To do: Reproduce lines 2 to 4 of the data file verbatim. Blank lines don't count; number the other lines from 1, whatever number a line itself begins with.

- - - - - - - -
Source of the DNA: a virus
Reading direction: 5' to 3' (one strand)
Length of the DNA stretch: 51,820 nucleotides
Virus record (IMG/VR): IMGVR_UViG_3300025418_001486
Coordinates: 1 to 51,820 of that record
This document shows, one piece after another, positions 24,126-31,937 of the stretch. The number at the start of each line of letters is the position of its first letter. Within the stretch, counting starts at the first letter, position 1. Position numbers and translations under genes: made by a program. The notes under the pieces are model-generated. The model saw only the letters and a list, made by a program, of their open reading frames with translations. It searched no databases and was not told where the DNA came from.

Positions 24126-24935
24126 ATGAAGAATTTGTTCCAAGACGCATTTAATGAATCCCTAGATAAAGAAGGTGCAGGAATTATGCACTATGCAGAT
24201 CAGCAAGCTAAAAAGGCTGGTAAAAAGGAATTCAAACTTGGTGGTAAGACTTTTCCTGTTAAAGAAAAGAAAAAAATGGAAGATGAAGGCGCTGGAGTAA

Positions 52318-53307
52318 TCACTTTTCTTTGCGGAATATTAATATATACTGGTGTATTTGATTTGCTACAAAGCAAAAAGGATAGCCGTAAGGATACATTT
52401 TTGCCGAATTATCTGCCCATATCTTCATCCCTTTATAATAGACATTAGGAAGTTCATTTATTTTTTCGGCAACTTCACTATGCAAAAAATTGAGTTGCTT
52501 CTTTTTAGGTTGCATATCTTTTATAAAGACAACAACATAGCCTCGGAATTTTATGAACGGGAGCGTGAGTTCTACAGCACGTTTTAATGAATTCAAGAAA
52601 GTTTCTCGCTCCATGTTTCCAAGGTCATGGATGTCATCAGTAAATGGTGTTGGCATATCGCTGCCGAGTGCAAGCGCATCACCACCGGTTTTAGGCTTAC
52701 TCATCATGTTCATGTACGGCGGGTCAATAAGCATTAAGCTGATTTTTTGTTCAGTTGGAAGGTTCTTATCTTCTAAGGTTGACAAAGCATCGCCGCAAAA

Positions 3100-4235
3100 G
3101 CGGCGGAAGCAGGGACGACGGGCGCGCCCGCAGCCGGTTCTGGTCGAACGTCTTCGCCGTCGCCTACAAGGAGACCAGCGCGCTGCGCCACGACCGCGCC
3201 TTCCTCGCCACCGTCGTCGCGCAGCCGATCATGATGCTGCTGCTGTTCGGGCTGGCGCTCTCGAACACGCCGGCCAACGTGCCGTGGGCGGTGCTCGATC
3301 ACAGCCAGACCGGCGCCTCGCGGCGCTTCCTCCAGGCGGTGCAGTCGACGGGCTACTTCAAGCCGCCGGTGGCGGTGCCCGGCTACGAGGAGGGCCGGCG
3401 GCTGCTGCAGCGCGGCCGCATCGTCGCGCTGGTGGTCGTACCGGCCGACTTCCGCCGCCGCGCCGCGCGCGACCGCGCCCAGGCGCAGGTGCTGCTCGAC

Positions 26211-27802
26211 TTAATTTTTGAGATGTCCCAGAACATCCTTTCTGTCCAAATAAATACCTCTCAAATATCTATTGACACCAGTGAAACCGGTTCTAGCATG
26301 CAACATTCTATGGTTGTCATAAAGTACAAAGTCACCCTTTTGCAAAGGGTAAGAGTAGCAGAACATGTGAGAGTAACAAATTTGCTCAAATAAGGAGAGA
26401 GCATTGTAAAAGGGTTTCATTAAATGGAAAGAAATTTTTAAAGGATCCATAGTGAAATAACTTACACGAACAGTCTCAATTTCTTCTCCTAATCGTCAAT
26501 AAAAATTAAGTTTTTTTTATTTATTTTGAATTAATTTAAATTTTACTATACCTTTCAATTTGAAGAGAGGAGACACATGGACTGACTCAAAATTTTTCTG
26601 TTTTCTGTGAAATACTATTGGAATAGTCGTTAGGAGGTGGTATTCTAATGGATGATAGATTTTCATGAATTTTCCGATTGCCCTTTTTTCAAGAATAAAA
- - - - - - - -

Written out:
Reading direction: 5' to 3' (one strand)
Length of the DNA stretch: 51,820 nucleotides
Virus record (IMG/VR): IMGVR_UViG_3300025418_001486